The Dallas Cowboys continue to refuse their inability to run the football is a result of any specific area of the offense
By Matthew Postins of Postinspostcards.com
Dallas Cowboys Insider
Everyone agrees on the problem. But when it comes to the Dallas Cowboys ground game, solutions are as plentiful as they are elusive.
Is it DeMarco Murray? Is it the offensive line? Is it the play-calling? Is it the opponent?
If the Cowboys have a clue, they’re not letting on. Head coach Jason Garrett’s mantra on Wednesday was typical of how Garrett deals with these issues – it’s never just one thing.
“We evaluate the run game together, so to make one comment to say why it hasn’t been as good as it is it’s not an accurate way to approach it,” Garrett said. “You look at specific plays and what happened. We evaluate what we ask them to do, if they’re capable of doing it and then the execution.”
It was Garrett’s way of not blaming anyone for the fact that the Cowboys gained just 37 rushing yards against Kansas City last week. It was also his way of not blaming anyone for the fact that the Cowboys are ranked No. 27 in rushing through two weeks of the season, less than a year after the Cowboys ranked No. 31 in total rushing.
An overreaction? Probably a little bit at this early stage of the season.
Legitimate concern? Absolutely.
“It all starts up front in the trenches,” Murray told the media earlier this week. “Our offensive line has to control the game. Our defensive line has to control the game. It only helps this team. It only helps the play-action. It only helps the passing game. The running game has to start with myself, and we have to have more opportunities to do that.”
The Cowboys are averaging 62.0 yards per game on the ground. They are also one of nine teams that haven’t scored a rushing touchdown so far this season. One of the others is the St. Louis Rams, who come to Dallas on Sunday.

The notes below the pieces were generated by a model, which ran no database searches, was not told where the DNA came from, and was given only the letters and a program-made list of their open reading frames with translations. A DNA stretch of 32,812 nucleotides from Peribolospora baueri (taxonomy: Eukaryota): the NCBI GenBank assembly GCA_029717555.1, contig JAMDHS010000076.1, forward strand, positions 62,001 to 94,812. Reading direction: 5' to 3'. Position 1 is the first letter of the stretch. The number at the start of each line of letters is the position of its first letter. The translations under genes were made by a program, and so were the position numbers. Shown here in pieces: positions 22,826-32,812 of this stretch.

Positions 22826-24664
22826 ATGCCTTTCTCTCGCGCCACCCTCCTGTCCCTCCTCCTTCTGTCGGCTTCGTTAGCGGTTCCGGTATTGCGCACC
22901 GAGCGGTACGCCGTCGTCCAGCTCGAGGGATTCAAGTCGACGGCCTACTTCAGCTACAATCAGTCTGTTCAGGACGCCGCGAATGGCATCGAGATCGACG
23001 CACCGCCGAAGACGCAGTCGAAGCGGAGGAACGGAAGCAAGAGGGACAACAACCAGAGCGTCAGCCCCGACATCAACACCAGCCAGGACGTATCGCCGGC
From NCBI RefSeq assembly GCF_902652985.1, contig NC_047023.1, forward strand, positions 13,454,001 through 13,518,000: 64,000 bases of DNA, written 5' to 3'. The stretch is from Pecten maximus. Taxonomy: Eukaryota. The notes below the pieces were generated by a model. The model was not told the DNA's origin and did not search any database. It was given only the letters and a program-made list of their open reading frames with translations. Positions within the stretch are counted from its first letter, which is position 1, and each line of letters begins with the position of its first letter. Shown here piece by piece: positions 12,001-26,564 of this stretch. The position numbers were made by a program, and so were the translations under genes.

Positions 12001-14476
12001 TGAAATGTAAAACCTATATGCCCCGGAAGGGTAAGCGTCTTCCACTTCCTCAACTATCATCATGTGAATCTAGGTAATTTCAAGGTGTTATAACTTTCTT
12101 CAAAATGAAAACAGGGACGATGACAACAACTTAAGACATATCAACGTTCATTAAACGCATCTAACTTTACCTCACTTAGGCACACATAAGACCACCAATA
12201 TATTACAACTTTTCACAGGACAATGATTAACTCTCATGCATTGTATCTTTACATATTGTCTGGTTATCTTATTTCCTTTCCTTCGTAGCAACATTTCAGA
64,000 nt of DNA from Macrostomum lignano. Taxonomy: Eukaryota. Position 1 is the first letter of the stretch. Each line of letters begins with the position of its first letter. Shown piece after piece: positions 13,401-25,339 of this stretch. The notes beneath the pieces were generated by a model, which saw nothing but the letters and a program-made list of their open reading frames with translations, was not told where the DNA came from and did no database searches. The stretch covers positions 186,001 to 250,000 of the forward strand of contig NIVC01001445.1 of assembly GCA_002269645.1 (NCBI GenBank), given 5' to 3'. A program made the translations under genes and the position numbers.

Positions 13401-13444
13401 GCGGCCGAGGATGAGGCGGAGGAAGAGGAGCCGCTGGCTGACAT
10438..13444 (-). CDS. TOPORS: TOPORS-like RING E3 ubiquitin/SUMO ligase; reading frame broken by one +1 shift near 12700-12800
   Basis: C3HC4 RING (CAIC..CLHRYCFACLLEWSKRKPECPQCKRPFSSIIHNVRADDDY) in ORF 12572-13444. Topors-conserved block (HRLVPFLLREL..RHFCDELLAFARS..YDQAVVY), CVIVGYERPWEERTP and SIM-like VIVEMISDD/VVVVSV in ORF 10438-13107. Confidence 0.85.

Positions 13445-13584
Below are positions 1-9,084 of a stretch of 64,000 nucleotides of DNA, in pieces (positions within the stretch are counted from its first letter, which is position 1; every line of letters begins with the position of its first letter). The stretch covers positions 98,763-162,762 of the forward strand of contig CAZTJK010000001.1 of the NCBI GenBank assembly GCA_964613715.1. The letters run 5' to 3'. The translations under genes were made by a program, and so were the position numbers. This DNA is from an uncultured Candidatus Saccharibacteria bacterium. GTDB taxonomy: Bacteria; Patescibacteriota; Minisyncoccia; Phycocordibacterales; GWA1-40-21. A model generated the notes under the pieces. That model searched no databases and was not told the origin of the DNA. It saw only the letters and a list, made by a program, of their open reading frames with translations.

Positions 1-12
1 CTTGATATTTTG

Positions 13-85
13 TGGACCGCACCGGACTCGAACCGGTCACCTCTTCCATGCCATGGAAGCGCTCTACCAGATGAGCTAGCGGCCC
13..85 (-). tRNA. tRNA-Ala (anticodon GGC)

Things may not be much better this weekend, as the Rams enter the game with the NFL’s No. 6 run defense, allowing just 61 yards per game. This is not the same defense Murray torched for a franchise-record 253 yards in 2011.
The Cowboys definitely have not found the offensive balance they craved entering this season. Through two games Dallas has thrown the ball at a ratio of 2.5 to 1, meaning quarterback Tony Romo has been quite busy. He acknowledged on Wednesday that there has been times in the first two games of this season in which he has checked out of run plays and into pass plays. Romo said that defenses have sought to take away the run, leaving favorable matchups in the passing game.
“It’d be silly to run it when you can’t block an extra guy,” Romo said. “It’s a part of the game. When some people do that you leave Dez (Bryant) by himself. Defenses have to decide what they’re going to give up. When you’re trailing late you’re never going to run as much as you want and when you’re ahead you’re going to get more carries.”
Romo also said “it makes everyone’s jobs easier when you run the ball effectively.”
The question is when that effectiveness will start. Murray has handled the bulk of the load through two games, taking 32 of the Cowboys’ 39 carries. Phillip Tanner has just one carry. So does Lance Dunbar, who returned for the Kansas City game from an ankle injury. He seemed to provide a spark in the third quarter, but later fumbled.
Meanwhile the Cowboys’ major offseason upgrades offensively came through the draft. First-round pick Travis Frederick, a center, has received solid marks from coaches through his first two games. But fifth-round pick Joseph Randle, a running back many believed would be Murray’s backup, has been inactive for both games.
The Cowboys are hopeful that improvement from within, along with the change to Bill Callahan to play-caller, will pay off this season. But it hasn’t paid off yet, at least now after the Cowboys dropped a 17-16 contest to Kansas City last Sunday, a team that went 2-14 a year ago.
The Cowboys may also offer veteran guard Brian Waters more playing time after he alternated several possessions with Mackenzy Bernadeau last week. Garrett even floated the idea last week of playing the two veterans together instead of as a tandem with Ronald Leary, who has started both games. The Cowboys wanted a cohesive offensive line after last year’s debacle. That hasn’t happened yet, either.
As the Cowboys keep searching for the right mix, the bottom line is clear.
“You’re trying to win games,” Romo said. “It’s a fine line. You’re always trying to run the ball effectively. You’re trying to keep the defense from teeing off on you and the quarterback. You have to weigh all that. I think more than anything you have to get production. We’re trying to find different ways to do that.”